Kazunari Sugiyama


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Multi-TimeLine Summarization (MTLS): Improving Timeline Summarization by Generating Multiple Summaries
Yi Yu | Adam Jatowt | Antoine Doucet | Kazunari Sugiyama | Masatoshi Yoshikawa
Proceedings of the 59th Annual Meeting of the Association for Computational Linguistics and the 11th International Joint Conference on Natural Language Processing (Volume 1: Long Papers)

In this paper, we address a novel task, Multiple TimeLine Summarization (MTLS), which extends the flexibility and versatility of Time-Line Summarization (TLS). Given any collection of time-stamped news articles, MTLS automatically discovers important yet different stories and generates a corresponding time-line for each story. To achieve this, we propose a novel unsupervised summarization framework based on two-stage affinity propagation. We also introduce a quantitative evaluation measure for MTLS based on previousTLS evaluation methods. Experimental results show that our MTLS framework demonstrates high effectiveness and MTLS task can give bet-ter results than TLS.


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Predicting Helpful Posts in Open-Ended Discussion Forums: A Neural Architecture
Kishaloy Halder | Min-Yen Kan | Kazunari Sugiyama
Proceedings of the 2019 Conference of the North American Chapter of the Association for Computational Linguistics: Human Language Technologies, Volume 1 (Long and Short Papers)

Users participate in online discussion forums to learn from others and share their knowledge with the community. They often start a thread with a question or by sharing their new findings on a certain topic. We find that, unlike Community Question Answering, where questions are mostly factoid based, the threads in a forum are often open-ended (e.g., asking for recommendations from others) without a single correct answer. In this paper, we address the task of identifying helpful posts in a forum thread to help users comprehend long running discussion threads, which often contain repetitive or irrelevant posts. We propose a recurrent neural network based architecture to model (i) the relevance of a post regarding the original post starting the thread and (ii) the novelty it brings to the discussion, compared to the previous posts in the thread. Experimental results on different types of online forum datasets show that our model significantly outperforms the state-of-the-art neural network models for text classification.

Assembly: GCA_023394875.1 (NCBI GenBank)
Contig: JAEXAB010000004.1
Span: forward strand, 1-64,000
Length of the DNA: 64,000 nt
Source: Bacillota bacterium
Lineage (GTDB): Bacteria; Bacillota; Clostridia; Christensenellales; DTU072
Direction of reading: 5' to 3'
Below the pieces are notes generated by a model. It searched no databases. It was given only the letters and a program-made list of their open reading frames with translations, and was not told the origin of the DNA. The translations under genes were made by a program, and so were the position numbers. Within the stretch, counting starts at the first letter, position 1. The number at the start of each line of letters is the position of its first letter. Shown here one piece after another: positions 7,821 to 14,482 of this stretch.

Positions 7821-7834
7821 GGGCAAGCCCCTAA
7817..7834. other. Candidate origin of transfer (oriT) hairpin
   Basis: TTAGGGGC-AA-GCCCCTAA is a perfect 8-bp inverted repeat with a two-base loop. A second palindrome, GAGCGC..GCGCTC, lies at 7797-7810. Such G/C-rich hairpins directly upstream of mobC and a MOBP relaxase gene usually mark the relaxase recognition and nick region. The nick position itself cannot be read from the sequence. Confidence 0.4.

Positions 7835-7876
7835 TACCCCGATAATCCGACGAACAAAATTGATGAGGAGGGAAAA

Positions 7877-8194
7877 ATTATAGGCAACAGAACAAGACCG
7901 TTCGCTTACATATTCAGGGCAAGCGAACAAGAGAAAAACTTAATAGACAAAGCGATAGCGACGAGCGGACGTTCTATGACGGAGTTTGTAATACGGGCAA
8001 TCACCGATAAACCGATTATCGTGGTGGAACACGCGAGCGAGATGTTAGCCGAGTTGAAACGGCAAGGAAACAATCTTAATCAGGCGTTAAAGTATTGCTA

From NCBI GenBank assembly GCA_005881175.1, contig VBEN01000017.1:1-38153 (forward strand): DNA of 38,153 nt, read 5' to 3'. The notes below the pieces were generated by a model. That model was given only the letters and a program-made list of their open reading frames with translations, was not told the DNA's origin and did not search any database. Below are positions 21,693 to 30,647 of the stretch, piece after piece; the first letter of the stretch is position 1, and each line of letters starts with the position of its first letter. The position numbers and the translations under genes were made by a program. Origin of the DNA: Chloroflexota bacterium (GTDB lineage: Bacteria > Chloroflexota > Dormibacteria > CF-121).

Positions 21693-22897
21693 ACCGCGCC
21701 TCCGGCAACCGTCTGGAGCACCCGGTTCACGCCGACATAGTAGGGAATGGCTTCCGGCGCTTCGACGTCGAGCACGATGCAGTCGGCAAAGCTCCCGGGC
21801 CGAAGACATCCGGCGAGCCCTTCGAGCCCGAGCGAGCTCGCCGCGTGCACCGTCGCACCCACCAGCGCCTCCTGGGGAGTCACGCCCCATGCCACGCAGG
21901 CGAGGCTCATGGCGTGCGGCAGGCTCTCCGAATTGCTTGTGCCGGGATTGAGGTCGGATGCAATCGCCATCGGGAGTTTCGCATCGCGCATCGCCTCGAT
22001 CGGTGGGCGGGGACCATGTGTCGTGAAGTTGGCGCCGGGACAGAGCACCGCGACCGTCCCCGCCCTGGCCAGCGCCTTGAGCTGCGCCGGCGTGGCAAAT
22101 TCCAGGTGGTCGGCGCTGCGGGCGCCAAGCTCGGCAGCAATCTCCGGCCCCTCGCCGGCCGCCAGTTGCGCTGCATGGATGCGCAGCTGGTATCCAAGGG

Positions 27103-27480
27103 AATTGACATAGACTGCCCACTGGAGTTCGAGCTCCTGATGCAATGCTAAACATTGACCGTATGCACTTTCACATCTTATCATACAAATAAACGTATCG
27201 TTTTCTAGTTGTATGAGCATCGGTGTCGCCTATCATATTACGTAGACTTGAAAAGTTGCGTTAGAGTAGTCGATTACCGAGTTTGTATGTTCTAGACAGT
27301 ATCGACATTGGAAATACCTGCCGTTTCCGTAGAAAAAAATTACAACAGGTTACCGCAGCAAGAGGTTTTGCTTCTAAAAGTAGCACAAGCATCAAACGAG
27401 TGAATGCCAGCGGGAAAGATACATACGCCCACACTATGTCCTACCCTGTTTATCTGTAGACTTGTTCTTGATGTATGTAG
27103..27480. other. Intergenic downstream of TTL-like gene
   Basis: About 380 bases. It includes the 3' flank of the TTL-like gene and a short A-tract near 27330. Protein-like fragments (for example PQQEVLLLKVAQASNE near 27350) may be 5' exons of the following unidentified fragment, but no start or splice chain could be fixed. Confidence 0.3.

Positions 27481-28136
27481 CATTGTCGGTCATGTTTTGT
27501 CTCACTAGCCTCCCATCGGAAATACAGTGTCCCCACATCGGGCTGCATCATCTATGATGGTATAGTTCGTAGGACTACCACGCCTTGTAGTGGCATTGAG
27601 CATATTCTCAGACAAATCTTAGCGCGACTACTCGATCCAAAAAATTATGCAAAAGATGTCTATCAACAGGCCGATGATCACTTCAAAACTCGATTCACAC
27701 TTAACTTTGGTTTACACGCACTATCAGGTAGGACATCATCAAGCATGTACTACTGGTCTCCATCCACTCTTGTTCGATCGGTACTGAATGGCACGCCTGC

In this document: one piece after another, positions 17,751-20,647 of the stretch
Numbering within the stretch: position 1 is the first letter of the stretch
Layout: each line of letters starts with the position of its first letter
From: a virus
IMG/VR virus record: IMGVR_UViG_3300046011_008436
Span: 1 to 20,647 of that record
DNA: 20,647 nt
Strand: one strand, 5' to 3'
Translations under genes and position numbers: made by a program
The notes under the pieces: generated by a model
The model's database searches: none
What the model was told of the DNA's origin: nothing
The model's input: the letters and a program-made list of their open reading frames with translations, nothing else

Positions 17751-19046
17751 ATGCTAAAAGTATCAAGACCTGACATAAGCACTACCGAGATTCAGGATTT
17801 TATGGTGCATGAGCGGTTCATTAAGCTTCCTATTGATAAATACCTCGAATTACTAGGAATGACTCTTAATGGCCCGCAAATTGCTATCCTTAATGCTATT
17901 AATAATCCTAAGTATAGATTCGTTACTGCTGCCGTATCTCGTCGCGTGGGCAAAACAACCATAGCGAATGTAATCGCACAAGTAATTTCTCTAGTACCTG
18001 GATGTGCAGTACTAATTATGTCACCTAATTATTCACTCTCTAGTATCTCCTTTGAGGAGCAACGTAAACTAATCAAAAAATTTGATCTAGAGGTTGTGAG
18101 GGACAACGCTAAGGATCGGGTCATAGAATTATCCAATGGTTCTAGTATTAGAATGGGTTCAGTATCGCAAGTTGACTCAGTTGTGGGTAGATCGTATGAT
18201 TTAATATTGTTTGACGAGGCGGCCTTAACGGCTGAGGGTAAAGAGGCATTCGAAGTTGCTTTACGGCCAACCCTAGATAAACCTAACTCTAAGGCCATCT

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Treatment Side Effect Prediction from Online User-generated Content
Van Hoang Nguyen | Kazunari Sugiyama | Min-Yen Kan | Kishaloy Halder
Proceedings of the Ninth International Workshop on Health Text Mining and Information Analysis

With Health 2.0, patients and caregivers increasingly seek information regarding possible drug side effects during their medical treatments in online health communities. These are helpful platforms for non-professional medical opinions, yet pose risk of being unreliable in quality and insufficient in quantity to cover the wide range of potential drug reactions. Existing approaches which analyze such user-generated content in online forums heavily rely on feature engineering of both documents and users, and often overlook the relationships between posts within a common discussion thread. Inspired by recent advancements, we propose a neural architecture that models the textual content of user-generated documents and user experiences in online communities to predict side effects during treatment. Experimental results show that our proposed architecture outperforms baseline models.

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Identifying Emergent Research Trends by Key Authors and Phrases
Shenhao Jiang | Animesh Prasad | Min-Yen Kan | Kazunari Sugiyama
Proceedings of the 27th International Conference on Computational Linguistics

Identifying emergent research trends is a key issue for both primary researchers as well as secondary research managers. Such processes can uncover the historical development of an area, and yield insight on developing topics. We propose an embedded trend detection framework for this task which incorporates our bijunctive hypothesis that important phrases are written by important authors within a field and vice versa. By ranking both author and phrase information in a multigraph, our method jointly determines key phrases and authoritative authors. We represent this intermediate output as phrasal embeddings, and feed this to a recurrent neural network (RNN) to compute trend scores that identify research trends. Over two large datasets of scientific articles, we demonstrate that our approach successfully detects past trends from the field, outperforming baselines based solely on text centrality or citation.


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TITPI: Web People Search Task Using Semi-Supervised Clustering Approach
Kazunari Sugiyama | Manabu Okumura
Proceedings of the Fourth International Workshop on Semantic Evaluations (SemEval-2007)


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Identification of Coreference Between Names and Faces
Koichi Yamada | Kazunari Sugiyama | Yasunori Yonamine | Hiroshi Nakagawa
Coreference and Its Applications